Kristin Armstrong came out of retirement in 2015 to win her third gold medal in the cycling individual road time trial, Wednesday

By Lindsay Kimble
Updated August 10, 2016 11:30 PM
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Credit: Bryn Lennon/Getty Images

In 2012, cyclist and two-time Olympic gold medalist Kristin Armstrong retired from the sport on top, for a second time. Just four years later, she’s won gold again – only one day before her 43rd birthday.

Armstrong, who came out of retirement in 2015, earned her third gold medal in the individual road time trial on Wednesday, becoming the first person ever to win the same Olympic cycling event three times in a row, according to The New York Times. She’s also the third oldest woman in Olympic history to win an individual event.

“It was just incredible to win. Just wonderful,” she told PEOPLE Thursday morning as she celebrated her birthday. “It’s an amazing feeling. I’m so happy and so blessed with my life.”

“This is probably my best birthday ever,” she added. “I’m so happy with everything and where I’m at.”

After celebrating her victory with 5-year-old son Lucas, Armstrong told reporters, “People have asked me, over and over: ‘Why?’ ‘Why am I back?’ And it’s because I can.”

“And I showed it today and I’m so proud and I’m so excited that I won my third gold medal,” she said.

She added to NPR, “I think that for so long we’ve been told that we should be finished at a certain age. And I think that there’s a lot of athletes out there that are actually showing that that’s not true.”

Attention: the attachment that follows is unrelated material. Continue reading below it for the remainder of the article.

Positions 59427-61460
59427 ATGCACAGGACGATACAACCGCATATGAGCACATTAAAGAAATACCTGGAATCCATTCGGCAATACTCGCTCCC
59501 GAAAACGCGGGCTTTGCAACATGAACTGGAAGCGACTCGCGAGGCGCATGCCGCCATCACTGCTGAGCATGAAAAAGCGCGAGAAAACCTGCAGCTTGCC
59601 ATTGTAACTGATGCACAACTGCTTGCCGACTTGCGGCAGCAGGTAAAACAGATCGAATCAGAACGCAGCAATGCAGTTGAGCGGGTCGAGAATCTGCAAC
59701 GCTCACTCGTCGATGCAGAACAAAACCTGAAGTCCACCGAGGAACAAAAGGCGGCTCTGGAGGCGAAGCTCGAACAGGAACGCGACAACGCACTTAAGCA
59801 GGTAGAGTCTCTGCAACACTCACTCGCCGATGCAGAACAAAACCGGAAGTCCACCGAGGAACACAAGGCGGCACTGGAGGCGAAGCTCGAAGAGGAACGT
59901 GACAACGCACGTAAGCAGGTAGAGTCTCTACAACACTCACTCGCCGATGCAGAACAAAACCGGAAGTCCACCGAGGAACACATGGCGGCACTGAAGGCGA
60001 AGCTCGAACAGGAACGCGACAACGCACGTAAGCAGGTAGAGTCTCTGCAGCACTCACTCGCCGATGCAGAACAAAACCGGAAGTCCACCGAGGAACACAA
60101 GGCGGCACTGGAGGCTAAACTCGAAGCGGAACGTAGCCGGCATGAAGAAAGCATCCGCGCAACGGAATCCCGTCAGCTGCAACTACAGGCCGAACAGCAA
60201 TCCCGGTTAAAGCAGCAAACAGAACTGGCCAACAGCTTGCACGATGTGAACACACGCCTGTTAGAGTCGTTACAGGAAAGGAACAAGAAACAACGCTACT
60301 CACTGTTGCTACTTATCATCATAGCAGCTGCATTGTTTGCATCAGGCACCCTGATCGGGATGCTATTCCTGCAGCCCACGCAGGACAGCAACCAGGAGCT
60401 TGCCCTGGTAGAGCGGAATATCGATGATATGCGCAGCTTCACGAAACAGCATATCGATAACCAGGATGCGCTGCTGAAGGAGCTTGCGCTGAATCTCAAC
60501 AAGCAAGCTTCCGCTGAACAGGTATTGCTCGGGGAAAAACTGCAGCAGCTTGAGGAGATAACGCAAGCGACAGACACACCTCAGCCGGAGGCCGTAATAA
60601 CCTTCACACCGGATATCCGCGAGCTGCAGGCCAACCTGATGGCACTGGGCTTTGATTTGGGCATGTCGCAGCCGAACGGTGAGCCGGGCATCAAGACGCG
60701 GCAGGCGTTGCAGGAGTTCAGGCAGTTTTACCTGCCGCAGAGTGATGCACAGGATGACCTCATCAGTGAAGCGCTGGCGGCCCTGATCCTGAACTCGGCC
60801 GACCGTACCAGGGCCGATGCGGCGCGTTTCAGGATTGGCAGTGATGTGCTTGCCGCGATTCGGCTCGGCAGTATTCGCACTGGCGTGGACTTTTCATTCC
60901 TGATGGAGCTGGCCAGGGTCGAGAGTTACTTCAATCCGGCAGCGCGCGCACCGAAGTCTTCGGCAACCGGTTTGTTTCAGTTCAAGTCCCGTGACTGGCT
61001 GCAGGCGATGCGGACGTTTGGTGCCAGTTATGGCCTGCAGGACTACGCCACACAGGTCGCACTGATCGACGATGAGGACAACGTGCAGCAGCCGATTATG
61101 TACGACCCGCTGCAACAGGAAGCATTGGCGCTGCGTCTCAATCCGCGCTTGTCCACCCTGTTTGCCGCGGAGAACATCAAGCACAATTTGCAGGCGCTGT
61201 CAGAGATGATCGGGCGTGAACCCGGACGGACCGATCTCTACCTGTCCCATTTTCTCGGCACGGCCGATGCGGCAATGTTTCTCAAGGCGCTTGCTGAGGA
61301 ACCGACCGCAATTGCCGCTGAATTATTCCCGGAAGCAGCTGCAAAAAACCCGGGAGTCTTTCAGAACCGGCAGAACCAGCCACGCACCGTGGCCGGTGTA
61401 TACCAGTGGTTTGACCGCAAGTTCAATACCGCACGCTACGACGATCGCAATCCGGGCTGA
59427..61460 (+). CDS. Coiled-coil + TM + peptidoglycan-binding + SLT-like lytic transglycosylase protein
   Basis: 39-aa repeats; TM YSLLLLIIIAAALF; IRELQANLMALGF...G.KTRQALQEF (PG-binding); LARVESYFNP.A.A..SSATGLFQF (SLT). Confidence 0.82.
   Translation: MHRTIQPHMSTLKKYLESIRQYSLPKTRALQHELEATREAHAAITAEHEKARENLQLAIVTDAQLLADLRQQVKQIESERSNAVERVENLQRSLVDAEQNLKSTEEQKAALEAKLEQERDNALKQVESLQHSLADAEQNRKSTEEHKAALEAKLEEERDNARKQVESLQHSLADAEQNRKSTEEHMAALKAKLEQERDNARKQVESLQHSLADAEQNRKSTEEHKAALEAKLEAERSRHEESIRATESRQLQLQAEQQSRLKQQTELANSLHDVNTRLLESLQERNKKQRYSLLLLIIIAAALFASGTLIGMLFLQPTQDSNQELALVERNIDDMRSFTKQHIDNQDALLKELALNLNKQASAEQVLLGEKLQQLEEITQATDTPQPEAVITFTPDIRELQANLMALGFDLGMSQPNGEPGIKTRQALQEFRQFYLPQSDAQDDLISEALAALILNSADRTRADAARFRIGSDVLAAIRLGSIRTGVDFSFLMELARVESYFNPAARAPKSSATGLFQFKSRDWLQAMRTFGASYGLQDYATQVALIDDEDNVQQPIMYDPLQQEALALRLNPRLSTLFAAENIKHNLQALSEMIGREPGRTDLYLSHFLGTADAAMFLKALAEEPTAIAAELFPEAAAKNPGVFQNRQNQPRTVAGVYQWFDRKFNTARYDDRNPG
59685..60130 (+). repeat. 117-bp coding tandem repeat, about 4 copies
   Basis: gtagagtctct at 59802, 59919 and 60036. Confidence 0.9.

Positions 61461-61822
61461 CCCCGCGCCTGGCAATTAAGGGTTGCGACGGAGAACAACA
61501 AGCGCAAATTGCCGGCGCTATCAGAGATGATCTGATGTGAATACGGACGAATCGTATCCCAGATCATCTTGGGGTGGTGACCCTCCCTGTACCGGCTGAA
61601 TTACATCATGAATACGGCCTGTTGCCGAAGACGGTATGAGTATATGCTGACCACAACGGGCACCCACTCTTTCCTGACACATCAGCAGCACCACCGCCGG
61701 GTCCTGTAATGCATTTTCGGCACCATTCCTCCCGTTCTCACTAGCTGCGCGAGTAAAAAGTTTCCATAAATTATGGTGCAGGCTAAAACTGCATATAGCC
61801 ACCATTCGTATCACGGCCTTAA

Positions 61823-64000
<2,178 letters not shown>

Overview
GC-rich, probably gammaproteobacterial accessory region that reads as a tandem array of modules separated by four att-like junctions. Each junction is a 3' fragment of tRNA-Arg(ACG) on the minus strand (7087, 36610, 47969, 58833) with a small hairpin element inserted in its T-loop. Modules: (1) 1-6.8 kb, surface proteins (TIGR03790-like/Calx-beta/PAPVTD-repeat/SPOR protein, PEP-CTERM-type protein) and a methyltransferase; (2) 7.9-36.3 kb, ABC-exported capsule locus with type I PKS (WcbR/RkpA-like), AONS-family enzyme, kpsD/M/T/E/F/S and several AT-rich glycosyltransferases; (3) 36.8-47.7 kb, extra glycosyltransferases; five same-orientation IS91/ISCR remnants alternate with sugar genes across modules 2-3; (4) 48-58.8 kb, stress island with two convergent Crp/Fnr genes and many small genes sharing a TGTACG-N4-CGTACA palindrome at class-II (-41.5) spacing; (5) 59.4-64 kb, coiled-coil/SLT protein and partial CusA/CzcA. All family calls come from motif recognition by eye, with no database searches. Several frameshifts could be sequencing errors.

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Armstrong became a full-time cyclist in 2011, said the Times, after leaving behind a triathlon career due to osteoarthritis in her hips.

[IMAGE “1” “” “std” ]Now, Armstrong has a full-time job at St. Luke’s Hospital in Boise, Idaho, where she’s the director of community health. She’s also Lucas’ mom.

“For all the moms out there, I hope that this was a very inspiring day,” Armstrong told NPR, noting, “Working at a great hospital in Boise, Idaho, and being a mom has been my secret weapon. It provides me balance and it keeps me on track and it keeps me super-focused.”

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Lucas also learned a life lesson watching his mom, Armstrong shared with The Wall Street Journal.

“Today, the first question he asked me was, ‘Mama, why are you crying? Didn’t you win?” she shared, adding, “Now I have to teach him sometimes we cry when we win.”

Armstrong doesn’t plan to return in 2020 for the Tokyo Olympics, but is happy to end on a high note.

“I’ve never had so much fun in a road race in my career,” She told the Journal. “I put it all out there.”

Reporting by STEVE HELLING